PAPER gallery Manchester & Axel Obiger present:
Exhibition: 31 March – 29 April 2023
Closed on Good Friday
Private View: Friday 31st March 2023, 7-10pm
Louise Bristow / Louisa Chambers / Lisa Denyer / Caitlin Griffiths / David Hancock / Peter Hock / Jeffrey Knopf & Angela Tait / Merja Kokkonen / Gabriele Künne / Niina Lehtonen Braun / Matthew Macaulay / Maja Rohwetter / Ruby Tingle / Lisa Wilkens / Hannah Wooll
We are happy to take part in the project SELLERIE WEEKEND
April 28 – 30, special opening hours:
Fr 3-7pm, Sa 2-7pm and Su 3-7pm
Sunday 30 April, 4pm
Finissage and exhibition tour with the artists Peter Hock, Niina Lethonen-Braun, Lisa Wilkens and Gabriele Künne. We will offer Coffee and Cake
Axel Obiger, working in collaboration with PAPER will draw together the practices of 16 artists working in both Berlin and the United Kingdom. Each artist attempts to disrupt the notion of still life, and reinterpret this genre of art. Still Life was considered the lowest genre of art, and yet in the composition of objects, artists can imply a great deal. Frances Morris wrote of Picasso's still lives, they are "capable of evoking the most complex blend of pathos and defiance, of despair to hope, balancing personal and universal experience in an expression of extraordinary emotional power. The hardship of daily life, the fragility of human existence and the threat of death. These themes permeate through the genre where they remain ever present to this day, simmering below the surface.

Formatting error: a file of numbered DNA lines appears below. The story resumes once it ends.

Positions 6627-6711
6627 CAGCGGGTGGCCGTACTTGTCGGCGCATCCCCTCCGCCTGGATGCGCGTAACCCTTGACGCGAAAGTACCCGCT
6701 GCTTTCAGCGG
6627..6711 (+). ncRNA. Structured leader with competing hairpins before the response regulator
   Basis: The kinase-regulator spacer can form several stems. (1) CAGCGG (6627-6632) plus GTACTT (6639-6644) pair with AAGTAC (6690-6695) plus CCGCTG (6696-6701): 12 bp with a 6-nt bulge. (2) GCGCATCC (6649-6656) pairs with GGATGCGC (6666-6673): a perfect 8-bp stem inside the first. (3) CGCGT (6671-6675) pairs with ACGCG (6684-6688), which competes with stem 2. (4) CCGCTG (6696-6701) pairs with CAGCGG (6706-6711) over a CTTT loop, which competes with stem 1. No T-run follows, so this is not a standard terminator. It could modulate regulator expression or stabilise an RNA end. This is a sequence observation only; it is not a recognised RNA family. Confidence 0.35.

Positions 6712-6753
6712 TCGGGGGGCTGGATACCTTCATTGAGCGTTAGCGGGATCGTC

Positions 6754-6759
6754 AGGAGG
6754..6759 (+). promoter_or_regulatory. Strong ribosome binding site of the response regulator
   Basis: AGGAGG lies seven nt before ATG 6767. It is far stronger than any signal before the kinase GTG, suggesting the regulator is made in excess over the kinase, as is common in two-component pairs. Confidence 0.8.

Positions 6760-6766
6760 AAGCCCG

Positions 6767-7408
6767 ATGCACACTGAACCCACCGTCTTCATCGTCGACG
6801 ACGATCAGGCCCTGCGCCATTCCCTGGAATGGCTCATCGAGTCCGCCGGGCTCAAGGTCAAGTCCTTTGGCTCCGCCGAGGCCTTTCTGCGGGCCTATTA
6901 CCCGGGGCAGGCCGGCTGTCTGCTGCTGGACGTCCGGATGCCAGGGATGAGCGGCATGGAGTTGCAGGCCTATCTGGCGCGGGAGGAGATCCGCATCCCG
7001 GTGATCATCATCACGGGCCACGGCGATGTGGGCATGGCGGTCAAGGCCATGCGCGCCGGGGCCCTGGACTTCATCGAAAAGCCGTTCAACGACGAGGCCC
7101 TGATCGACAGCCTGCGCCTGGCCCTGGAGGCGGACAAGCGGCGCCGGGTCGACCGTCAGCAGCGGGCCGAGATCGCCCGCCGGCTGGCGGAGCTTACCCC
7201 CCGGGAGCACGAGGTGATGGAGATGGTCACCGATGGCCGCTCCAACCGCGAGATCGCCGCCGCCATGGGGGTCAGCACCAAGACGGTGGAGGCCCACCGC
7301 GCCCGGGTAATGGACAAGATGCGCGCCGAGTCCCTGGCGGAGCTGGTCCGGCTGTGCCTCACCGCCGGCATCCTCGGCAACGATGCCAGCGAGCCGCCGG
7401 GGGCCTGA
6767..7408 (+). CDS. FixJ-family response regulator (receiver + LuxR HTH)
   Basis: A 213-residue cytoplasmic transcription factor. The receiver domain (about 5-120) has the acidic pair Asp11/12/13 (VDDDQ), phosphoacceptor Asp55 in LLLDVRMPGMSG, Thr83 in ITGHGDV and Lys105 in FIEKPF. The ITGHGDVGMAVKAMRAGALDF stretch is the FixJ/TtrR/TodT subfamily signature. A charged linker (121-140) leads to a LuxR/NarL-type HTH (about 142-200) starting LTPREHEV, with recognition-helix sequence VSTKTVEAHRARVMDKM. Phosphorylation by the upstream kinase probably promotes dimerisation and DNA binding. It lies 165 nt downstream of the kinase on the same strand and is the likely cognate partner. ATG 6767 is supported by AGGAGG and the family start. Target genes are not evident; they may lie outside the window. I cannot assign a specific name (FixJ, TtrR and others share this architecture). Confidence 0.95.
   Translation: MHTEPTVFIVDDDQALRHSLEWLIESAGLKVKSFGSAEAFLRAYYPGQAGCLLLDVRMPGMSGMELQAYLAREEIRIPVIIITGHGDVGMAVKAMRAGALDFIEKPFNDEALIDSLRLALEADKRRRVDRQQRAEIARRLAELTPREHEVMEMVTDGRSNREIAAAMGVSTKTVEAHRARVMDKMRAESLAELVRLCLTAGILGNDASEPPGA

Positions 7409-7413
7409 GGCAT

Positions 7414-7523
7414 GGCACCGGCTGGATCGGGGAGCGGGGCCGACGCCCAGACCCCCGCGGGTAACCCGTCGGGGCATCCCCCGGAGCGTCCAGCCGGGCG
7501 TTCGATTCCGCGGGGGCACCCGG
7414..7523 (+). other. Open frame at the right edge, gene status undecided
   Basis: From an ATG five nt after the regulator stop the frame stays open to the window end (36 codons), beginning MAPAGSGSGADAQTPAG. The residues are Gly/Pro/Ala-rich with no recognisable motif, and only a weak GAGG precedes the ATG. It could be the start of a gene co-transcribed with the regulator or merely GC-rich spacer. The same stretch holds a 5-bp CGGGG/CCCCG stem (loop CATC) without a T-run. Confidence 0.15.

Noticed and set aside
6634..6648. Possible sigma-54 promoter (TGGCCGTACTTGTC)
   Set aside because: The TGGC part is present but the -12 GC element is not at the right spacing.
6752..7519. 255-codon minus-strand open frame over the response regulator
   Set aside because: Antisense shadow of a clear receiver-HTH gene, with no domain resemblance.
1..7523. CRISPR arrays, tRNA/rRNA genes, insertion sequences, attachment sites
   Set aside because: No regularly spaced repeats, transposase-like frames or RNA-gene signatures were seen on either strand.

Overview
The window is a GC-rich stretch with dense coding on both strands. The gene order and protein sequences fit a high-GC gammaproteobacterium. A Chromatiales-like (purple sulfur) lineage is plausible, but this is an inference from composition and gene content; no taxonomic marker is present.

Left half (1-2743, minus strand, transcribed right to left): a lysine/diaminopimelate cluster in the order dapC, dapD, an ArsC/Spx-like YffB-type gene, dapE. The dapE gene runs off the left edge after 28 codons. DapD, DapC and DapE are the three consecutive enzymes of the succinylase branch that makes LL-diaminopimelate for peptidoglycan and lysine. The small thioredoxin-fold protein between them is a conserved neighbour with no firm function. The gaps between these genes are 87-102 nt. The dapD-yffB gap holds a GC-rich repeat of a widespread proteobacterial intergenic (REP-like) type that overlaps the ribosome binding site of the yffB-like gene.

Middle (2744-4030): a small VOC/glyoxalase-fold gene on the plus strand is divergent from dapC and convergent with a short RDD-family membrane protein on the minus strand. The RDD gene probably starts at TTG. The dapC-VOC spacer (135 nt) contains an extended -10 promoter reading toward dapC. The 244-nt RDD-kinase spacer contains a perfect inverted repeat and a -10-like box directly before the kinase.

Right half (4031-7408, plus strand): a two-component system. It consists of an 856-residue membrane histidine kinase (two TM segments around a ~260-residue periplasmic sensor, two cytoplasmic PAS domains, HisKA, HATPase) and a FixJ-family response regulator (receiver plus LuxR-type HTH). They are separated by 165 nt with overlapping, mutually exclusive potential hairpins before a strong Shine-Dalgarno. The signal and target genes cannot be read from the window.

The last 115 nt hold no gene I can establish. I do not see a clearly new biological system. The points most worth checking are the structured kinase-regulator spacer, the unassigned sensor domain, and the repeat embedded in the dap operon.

In the heyday of Dutch still lives, craftsmanship was crucial. Objects were arranged with precision, emphasising light and shadow, in order to create a compositional tension. Each object was selected for its symbolic meaning, highlighted through the drama of the composition. Observers marvelled at the Trompe l'oeil effect, freezing the objects in time; a study of death. Peter Hock's charcoal drawings make use of these qualities from still life painting, taking them to extremes of chiaroscuro. Light falls on an object rendered in monochrome, depicted by Hock as “abstract realism”. Merja Kokkonen is interested in nature, bodies and their movement, birth, death, and religious practice. If figurative vanitas still lives of the early modern era remind us of the ephemerality of pleasure and the inevitability of death, then medieval saint’s relics offer us much more direct interactions with once-living matter. The very physicality of the preserved body, defying time and decay, can be seen as a reminder of the miracle of existence, a memento nasci (remember that you must be born).